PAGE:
8. Zhang Daqian was not tall in physical stature, but his paintings towered larger than life
Zhang Daqian's creation is not limited by his diminutive height; he often infused works of large-scale compositions with great energy. In 1961, Zhang Daqian created Giant Lotuses, an enormous painting measuring 3.6 metres high and more than 6 metres wide, spanning across six screens for his special exhibition at Musee Cernuschi, Paris. In his later years, he was still creating large-scale paintings despite his weakened physical condition, including Peach Blossom Spring of 1982, which stands taller than 2 metres with bursting exuberance.
9. Zhang Daqian was very particular about his painting tools, paper, and mounting materials
Zhang Daqian was very attentive to the materials he used for painting, and often spent vast sums to buy antique paper and ink. The artist was known to purchase materials previously used at the imperial palace. Furthermore, he would invite famous craftsmen to produce papers with texture and elements following the ripped paper of Song dynasty, and added “Dafengtang” watermark on them. He also collected hair from the ears of cattle in order to make brushes as gifts for his friends. When it comes to his cherished works, he often carefully mounted the scrolls with Japanese woven cotton with tailor-made cloisonné knob, and thus placed the paintings in a dedicated Japanese wooden box.
10. Zhang Daqian was extravagant, often buying famous paintings and keeping rare exotic pets
Zhang Daqian was known for his extreme open-handedness, especially when it came to important paintings. In 1946, upon coming across Dong Yuan’s Xiao and Xiang Rivers and Gu Hongzhong’s The Night Revels of Han Xizai that was once in the imperial collection, Zhang Daqian spared no effort in purchasing these two works with the funds he initially planned to purchase a mansion.
Zhang Daqian was also fond of animals and spent lavishly in keeping different kinds of exotic species such as apes, leopards, bears, squirrels, deer, and horses as well as the more conventional pets of dogs and cats. He enjoyed their accompany and they would become motifs for his works. Zhang Daqian so adored “Black Tiger”, a Tibetan mastiff that he raised in Dunhuang, that he spent six boxes of glasses to transport his four-legged companion to Chengdu.
11. Zhang Daqian was not only an epicure, but also a great chef
Zhang Daqian took great pleasure in great food and became a dab hand at cooking. When he hosted dinner parties for friends at home, he would prepare and write down the menus. These menus were given as souvenirs to guests, including the eminent scholar Gu Yuxiu. These keepsakes demonstrate the artist’s tastes in food, such as his love for the dish, liuyisi (slices of six kinds of vegetables and ham), and the menus in turn became highly sought-after by collectors. He also took pride in the beef noodles he cooked, and this is evident in this painting dedicated to Jiang Zhaoshen.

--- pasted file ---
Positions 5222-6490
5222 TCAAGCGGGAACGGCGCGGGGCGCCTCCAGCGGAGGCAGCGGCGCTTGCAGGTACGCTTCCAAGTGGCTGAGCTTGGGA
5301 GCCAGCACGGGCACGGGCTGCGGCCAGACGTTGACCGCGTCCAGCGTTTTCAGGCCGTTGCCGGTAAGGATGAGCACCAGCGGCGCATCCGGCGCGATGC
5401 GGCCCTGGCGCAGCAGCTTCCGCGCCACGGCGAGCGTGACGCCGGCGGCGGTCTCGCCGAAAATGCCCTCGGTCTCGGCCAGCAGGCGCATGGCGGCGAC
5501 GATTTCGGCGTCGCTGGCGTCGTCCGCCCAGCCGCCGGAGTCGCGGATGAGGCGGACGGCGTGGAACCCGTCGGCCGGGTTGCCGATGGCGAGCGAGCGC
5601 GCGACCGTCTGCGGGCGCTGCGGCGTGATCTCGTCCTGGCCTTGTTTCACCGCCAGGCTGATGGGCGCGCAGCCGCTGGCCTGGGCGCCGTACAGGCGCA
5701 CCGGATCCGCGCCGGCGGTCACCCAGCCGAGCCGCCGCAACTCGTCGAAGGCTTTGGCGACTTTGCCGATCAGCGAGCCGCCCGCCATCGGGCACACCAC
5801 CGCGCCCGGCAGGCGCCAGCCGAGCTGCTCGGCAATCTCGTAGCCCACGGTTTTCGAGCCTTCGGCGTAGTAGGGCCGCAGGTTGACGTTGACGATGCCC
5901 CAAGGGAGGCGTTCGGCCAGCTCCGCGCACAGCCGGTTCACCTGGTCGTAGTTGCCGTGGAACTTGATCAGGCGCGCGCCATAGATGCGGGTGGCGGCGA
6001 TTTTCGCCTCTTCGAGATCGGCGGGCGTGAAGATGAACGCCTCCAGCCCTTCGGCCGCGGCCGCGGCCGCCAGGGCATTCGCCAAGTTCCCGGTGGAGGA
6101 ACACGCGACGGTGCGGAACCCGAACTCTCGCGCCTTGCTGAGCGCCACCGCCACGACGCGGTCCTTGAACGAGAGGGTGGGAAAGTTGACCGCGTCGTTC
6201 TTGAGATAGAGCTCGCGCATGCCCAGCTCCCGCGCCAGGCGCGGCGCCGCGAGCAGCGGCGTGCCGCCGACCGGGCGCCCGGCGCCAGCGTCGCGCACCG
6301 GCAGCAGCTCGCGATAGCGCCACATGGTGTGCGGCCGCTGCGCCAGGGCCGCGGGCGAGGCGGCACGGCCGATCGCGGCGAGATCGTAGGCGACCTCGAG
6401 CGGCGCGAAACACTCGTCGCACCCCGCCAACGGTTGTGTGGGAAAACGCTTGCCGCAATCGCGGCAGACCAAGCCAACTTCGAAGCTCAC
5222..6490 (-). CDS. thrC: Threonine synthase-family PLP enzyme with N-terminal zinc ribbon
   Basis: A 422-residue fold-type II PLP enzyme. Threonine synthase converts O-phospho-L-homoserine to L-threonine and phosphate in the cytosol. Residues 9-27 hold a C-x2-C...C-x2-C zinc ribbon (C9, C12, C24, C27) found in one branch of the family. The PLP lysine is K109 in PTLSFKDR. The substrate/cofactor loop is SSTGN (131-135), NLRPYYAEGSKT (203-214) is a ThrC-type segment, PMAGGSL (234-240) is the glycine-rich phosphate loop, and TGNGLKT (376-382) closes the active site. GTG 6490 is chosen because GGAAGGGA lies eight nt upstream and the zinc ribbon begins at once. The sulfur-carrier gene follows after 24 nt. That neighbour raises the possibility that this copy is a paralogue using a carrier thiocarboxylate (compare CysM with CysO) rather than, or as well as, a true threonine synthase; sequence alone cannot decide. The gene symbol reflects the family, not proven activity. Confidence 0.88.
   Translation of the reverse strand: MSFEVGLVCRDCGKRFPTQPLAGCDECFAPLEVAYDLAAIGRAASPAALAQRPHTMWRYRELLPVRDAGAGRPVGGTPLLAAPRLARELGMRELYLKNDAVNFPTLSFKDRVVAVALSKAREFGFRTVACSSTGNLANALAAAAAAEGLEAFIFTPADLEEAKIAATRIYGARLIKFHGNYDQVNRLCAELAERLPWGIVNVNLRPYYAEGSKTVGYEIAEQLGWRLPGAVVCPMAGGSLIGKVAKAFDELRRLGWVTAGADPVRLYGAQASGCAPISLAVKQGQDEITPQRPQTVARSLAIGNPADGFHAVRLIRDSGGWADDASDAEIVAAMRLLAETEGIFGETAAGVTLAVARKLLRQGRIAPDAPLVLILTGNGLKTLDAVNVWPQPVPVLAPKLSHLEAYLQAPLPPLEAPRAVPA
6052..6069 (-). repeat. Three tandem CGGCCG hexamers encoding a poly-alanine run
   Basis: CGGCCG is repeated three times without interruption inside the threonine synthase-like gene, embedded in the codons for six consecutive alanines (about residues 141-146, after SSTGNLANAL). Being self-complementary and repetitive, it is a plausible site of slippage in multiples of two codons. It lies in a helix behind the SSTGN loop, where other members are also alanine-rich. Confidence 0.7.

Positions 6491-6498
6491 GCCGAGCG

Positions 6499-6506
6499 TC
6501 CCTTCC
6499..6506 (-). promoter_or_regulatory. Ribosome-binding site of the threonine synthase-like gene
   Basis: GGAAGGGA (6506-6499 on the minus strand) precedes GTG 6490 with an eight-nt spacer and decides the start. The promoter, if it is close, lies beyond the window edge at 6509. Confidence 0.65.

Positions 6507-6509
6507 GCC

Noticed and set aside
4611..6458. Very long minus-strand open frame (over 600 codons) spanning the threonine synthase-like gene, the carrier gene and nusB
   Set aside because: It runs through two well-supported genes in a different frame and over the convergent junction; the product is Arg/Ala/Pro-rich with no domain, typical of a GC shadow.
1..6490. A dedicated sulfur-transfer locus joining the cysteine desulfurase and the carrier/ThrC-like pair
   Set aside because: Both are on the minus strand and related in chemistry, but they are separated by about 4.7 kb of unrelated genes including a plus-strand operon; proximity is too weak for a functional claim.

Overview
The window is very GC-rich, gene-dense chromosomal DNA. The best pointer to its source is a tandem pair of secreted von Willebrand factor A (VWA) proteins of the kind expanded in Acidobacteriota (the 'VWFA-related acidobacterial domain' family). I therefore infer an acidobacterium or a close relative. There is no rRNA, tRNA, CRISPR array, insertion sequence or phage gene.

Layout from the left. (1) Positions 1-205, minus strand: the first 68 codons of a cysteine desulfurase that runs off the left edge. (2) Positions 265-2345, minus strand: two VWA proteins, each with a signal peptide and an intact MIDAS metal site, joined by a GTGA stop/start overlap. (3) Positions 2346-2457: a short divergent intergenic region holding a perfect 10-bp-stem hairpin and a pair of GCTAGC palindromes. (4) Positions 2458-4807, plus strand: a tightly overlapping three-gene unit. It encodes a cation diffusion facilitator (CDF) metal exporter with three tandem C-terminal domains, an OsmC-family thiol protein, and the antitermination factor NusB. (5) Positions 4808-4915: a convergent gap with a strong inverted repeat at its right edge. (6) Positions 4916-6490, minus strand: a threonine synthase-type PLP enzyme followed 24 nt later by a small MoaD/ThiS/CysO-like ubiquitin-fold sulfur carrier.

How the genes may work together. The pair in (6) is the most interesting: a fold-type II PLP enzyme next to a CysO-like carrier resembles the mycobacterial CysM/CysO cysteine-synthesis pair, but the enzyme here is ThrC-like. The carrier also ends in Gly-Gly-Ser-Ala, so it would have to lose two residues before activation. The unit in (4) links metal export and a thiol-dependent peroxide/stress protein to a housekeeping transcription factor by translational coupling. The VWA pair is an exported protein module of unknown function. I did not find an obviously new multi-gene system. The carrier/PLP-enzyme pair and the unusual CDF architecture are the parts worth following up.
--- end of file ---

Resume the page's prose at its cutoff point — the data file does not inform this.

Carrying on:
12. Zhang Daqian treated people with sincerity and often gifted paintings to friends
Known for his generosity and kindness, Zhang Daqian once said, “exceptional paintings of mine will only be bestowed upon my friends”. He spared no effort in creating masterpieces for friends such as Li Zuhan and family, Zhang Qun, Zhang Muhan, Zhang Xueliang, Zhuang Yan, Xiong Shiyi, Shen Weichuang, Gao Lingmei, not only to celebrate their birthdays or festivals, but also to promote his friends’ careers or support their pecuniary needs.
13. Zhang Daqian was a bon vivant with a diverse circle of friends
With a sociable personality and penchant for self-promotion, Zhang Daqian cultivated close ties with journalists and writers, such as Huang Tiancai of the Central News Agency, Gong Xuanwu of Central Daily News, Zheng Defen of The Kung Sheung Daily News, and notable journalist Le Shuren, he often gifted them with paintings. These friends would write articles to promote Zhang Daqian’s art in return. Zhang Daqian also often sent paintings as tokens of gratitude for those who had helped him, including many doctors who had treated him, such as the famous opthalmologist Lu Runzhi or his son-in-law Fei Zibin, who cured Zhang Daqian's abdominal pain with one dose of medicine. There was also the prominent Chinese doctor Chen Yangwu who cured the artist’s rheumatism and gallstones.
Tokens of Gratitude from Zhang Daqian
14. Zhang Daqian had many disciples in Dafengtang
From the mid-1920s, Zhang Daqian and the artist Zhang Shanzi founded their studio "Dafengtang" and began taking on a number of apprentices, who were thus called "The Disciples of Dafengtang". By 1983, Zhang Daqian alone had more than 100 students at home and abroad, including many talented and well-known painters, such as He Haixia, Hu Ruosi, Tian Shiguang, Liu Lishang who were taught by Daqian during his time in mainland, Kuang Zhongying, who followed Zhang after he moved to Taiwan, and Sun Yunsheng, who has stayed by the artist’s side for a long time.
There were also his female disciples, such as Fang Zhaoling, who garnered fame for her artistry, and Ye Mingpei, who was a talent at guqin (zither). In the winter of 1945, social circles were abuzz when Zhang Daqian took as apprentices all five sisters of the eminent Yu Family of Shanghai.
Verdant Mountains in Sichuan was painted during the artist’s visit to Mount Qingcheng in the company of Xu Wenbo, his wife, and Ye Mingpei in 1948. It sold for HK$35.5 million in April 2016.
15. In his sojourns all over the world, Zhang Daqian would often bestow Chinese names to special places